Perceptions of Creative Genius: Impetus for Innovation and Collaboration

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Monday, May 22, 2017 - 12:30

Caitlin Hoffman, MD

The link between an Antiguan painter and a New York neurosurgeon seems unlikely at best, but life does have a way of making some rather extraordinary connections. I was recently introduced to the work of Frank Walter (1926-2009), whose paintings represent Antigua and Barbuda in the 2017 Venice Biennale. This is the first time the island nation has had a place in the biennial art exposition, which opened last week. Dr. Barbara Paca’s discovery of Walter’s work catalyzed not only recognition of his compositions and talent, but also opened doors of discovery into Antigua’s rich potential and its need to improve the quality of life for its people, and stimulated powerful collaborations to work toward this achievement.

One of those collaborations is with Weill Cornell Medicine Neurological Surgery. Our combined efforts support and utilize local resources through education and infuse sustainable external resources to improve local health care and quality of life. Our initial collaboration involved participating in Epilepsy Week at the Mount St. John’s Hospital to help diagnose and create sustainable treatment plans for children with seizure disorders. This seed has grown to encompass an initiative to create a Women and Children’s Hospital with multidisciplinary resources and care. It is truly amazing what can stem from the sparks of artistic representations of a nation’s vibrant beauty as well as its struggles and pain, given life by one man’s vivid vision and his honesty in its portrayal.

To focus on the current physical manifestation of this serendipitous discovery, my friend Dr. Barbara Paca – art historian, landscape architect, philanthropist, and cultural envoy to Antigua – has just published a book about the artist: Frank Walter, The Last Universal Man, 1926-2009.Having first provided the grant that supported our medical mission to Antigua last fall, Dr. Paca provided me with the additional gift of an introduction to Walter’s inspiring work, with an invitation to contribute an essay to the book. 

Walter has been alternately called brilliant, eccentric, deluded, and visionary, and is thought to have suffered from schizophrenia and was thus ostracized from a society he sought to illuminate. As is the case with most creative genius, his talent was under-appreciated and his motives and inner world were misunderstood during his lifetime.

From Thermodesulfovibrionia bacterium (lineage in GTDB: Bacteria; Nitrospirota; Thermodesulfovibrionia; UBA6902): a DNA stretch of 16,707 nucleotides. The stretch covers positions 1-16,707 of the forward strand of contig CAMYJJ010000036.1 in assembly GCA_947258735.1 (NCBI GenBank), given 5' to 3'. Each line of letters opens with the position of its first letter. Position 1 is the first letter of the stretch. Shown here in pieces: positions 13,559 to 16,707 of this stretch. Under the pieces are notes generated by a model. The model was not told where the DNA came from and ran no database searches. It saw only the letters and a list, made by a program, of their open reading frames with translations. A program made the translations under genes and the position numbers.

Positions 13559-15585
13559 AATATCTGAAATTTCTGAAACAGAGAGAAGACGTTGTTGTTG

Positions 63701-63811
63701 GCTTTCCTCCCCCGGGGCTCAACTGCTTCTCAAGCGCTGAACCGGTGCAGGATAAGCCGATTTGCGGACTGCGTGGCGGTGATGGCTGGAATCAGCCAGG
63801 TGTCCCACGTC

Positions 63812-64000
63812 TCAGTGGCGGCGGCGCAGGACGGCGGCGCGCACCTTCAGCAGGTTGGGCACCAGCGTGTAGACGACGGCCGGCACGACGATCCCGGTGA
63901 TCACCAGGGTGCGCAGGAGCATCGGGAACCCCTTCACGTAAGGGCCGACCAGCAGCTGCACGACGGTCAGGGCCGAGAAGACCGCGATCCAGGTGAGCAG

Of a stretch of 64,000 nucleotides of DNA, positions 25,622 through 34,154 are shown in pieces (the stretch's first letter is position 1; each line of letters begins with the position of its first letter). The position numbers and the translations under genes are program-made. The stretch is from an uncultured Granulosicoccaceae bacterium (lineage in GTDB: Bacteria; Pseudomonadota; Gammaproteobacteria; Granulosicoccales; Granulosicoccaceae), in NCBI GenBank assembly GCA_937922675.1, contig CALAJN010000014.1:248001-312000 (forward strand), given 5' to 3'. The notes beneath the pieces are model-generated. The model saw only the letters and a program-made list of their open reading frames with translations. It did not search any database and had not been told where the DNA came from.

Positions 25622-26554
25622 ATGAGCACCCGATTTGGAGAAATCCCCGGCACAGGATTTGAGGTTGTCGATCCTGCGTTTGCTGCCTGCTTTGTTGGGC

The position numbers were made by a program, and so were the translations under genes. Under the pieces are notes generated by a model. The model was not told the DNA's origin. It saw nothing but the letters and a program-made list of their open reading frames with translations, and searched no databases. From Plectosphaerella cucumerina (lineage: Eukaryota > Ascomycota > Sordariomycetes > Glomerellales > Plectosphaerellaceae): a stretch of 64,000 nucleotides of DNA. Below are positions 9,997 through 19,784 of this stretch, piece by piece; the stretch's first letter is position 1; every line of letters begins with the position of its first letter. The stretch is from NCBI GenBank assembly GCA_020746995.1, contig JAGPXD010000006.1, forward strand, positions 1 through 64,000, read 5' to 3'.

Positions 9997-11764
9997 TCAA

The invitation to the Frank Walter exhibition at the Venice Biennale 2017
The invitation to the Frank Walter exhibition at the Venice Biennale 2017
Panels from the Frank Walter exhibition
Panels from the Frank Walter exhibition
Panels from the Frank Walter exhibition
Panels from the Frank Walter exhibition
Panels from the Frank Walter exhibition
Panels from the Frank Walter exhibition
Panels from the Frank Walter exhibition
Panels from the Frank Walter exhibition
Dr. Paca's book about Frank Walter
Dr. Paca's book about Frank Walter

Dr. Paca sought not only to expose his art, but also to explore his mind through recordings of their conversations and investigation of a several-thousand-page-long manifesto. Beyond this, her inclusion of many perspectives on this body of work as a window into the mind of Frank Walter provides a unique and comprehensive look at the power of creative genius. Her book promises to restore Frank Walter to his place in the history of art, and I’m honored to have been a part of the project. An excerpt from my essay appears below.

From my essay in Frank Walter, The Last Universal Man, 1926-2009:

There is a strong history of "creative genius" associated with perceived mental illness — a confounding interpretation, as most unique and substantial contributions are associated with an element of uncovering and understanding things and worlds previously unexplored and newly discovered. One would expect these types of revelations, the works of creative masterminds, to emanate from a dimension of reality that is not commonly perceived. As was well articulated by Mr. Walter, “The world is not visually conscious to the normal mind, but abnormality is not necessarily always undesirable.”

While psychiatrists and neuroscientists ascribe the behavior and thought processes demonstrated by Mr. Walter to an imbalance of neurotransmitters and receptors, the resultant capacity for exploration of other dimensions of both the physical world and one’s own mind confers astounding potential for new creation, new thought, new perspective. The works of Vincent Van Gogh, Paul Gosch, Adolf Wolfe, Heinrich Muller, Ralph Blakelock, Peter Green, Syd Barrett, and Charles Bolden all emanated from mentally “altered” states labeled as psychotic or schizophrenic. All of their work presented new angles, new media, and new use of content, light, shadow, or sound to physically represent their inner world.

Read the full essay here
More about the Venice Biennale
More about Frank Walter, The Last Universal Man